In 1872 F. Klein, based on ideas of S. Lie,proposed that the classical geometries be understood via the theory of transformation groups and homogeneous spaces. Later in the 1930's, influenced by ideas of E. Cartan, C. Ehresmann and J.H.C. Whitehead formulated the question of which topologies could support local coordinate systems modeled on a Klein geometry. In the 1970's Thurston formulated his 3-dimensional geometrization conjecture (now a theorem due to Perelman) in terms of locally homogeneous Riemannian structures.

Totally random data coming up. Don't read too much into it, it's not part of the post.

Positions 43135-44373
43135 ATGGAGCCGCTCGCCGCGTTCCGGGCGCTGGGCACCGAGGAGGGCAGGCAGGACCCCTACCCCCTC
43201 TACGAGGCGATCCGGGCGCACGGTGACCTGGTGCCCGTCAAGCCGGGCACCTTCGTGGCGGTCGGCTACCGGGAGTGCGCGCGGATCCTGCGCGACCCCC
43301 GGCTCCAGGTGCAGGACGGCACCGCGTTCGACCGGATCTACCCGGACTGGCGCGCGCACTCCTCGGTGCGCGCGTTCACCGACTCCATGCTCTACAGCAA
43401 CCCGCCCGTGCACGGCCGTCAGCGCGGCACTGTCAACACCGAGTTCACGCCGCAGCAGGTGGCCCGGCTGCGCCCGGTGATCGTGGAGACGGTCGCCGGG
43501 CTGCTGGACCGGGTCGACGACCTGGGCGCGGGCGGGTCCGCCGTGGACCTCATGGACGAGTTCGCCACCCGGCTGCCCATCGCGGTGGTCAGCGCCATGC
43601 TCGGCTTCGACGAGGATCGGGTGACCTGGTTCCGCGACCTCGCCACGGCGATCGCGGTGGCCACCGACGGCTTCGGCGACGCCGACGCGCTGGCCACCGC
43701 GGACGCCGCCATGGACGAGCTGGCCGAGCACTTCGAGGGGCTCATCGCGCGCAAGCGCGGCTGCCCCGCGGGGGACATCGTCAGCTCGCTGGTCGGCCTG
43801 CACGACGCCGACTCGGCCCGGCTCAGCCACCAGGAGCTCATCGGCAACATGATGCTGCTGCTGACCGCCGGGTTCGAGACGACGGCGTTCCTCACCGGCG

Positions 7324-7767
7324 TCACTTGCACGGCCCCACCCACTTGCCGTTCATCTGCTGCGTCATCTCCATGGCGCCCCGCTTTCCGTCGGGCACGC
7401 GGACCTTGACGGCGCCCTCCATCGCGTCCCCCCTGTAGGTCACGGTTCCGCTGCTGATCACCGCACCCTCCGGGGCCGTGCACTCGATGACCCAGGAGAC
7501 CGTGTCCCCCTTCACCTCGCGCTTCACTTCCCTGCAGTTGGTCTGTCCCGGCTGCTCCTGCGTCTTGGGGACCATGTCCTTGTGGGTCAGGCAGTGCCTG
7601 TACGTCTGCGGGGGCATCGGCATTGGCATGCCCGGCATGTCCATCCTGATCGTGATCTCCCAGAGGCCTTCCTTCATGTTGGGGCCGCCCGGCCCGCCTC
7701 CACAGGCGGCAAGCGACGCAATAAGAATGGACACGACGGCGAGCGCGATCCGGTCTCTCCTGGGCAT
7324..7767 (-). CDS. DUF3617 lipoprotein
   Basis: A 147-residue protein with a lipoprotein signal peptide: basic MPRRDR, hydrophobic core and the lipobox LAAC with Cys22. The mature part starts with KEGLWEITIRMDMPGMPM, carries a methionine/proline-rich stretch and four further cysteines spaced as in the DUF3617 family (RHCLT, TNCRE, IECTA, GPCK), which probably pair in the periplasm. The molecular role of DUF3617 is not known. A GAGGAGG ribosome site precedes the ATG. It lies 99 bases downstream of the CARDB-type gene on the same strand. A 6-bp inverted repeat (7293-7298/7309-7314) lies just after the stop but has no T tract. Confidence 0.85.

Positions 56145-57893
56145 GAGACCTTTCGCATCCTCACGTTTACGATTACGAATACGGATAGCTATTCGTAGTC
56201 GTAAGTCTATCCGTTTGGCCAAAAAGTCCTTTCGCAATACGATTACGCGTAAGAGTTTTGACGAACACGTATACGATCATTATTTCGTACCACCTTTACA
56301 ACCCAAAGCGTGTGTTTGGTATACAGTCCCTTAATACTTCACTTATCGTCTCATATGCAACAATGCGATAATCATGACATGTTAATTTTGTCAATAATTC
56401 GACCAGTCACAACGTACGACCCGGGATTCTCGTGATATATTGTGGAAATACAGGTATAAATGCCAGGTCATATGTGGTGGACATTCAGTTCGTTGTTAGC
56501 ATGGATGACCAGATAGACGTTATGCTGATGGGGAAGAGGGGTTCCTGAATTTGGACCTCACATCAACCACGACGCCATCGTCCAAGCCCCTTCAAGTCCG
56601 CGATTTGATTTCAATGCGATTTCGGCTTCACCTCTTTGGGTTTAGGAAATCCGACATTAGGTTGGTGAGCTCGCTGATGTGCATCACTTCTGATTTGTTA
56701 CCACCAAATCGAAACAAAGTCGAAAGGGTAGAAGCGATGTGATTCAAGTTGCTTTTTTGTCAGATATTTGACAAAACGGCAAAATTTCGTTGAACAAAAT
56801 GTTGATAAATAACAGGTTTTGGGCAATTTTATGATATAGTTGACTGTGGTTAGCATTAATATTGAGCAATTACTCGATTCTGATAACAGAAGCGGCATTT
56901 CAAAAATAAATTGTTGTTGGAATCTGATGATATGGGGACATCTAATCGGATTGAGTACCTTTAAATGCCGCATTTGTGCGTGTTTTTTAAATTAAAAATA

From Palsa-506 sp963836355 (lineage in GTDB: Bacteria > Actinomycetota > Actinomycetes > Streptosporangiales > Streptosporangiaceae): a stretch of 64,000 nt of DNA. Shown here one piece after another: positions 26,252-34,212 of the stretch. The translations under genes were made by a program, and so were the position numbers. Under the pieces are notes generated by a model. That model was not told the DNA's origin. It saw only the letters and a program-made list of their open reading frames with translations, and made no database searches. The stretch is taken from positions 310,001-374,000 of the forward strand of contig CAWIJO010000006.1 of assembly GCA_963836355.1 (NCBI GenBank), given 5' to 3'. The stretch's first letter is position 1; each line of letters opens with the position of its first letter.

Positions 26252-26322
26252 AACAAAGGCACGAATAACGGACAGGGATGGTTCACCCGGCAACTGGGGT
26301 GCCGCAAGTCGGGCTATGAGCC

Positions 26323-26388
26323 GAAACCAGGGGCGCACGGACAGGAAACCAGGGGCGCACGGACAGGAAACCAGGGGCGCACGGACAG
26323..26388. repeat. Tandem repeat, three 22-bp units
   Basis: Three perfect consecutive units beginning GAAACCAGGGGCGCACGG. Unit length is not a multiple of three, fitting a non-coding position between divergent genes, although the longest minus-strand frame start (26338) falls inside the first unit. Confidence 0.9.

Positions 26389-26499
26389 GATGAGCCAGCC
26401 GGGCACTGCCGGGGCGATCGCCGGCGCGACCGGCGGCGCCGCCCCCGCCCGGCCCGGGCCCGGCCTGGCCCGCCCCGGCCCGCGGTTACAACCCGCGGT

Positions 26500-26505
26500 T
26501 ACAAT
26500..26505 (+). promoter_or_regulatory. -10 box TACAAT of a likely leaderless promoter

For example, the topology of the 2-sphere is incompatible with ordinary plane Euclidean geometry -- no metrically accurate world atlas exists. In contrast, the 2-torus admits many Euclidean structures, and their isometry classes form a space with a rich (hyperbolic) geometry of its own. In this talk, I will survey this question in a general context and describe some notable successful classification problems in dimension 2 and 3. We develop the theme that the moduli space of such structures admits a rich geometry of its own, and supports highly nontrivial and natural Hamiltonian dynamical systems.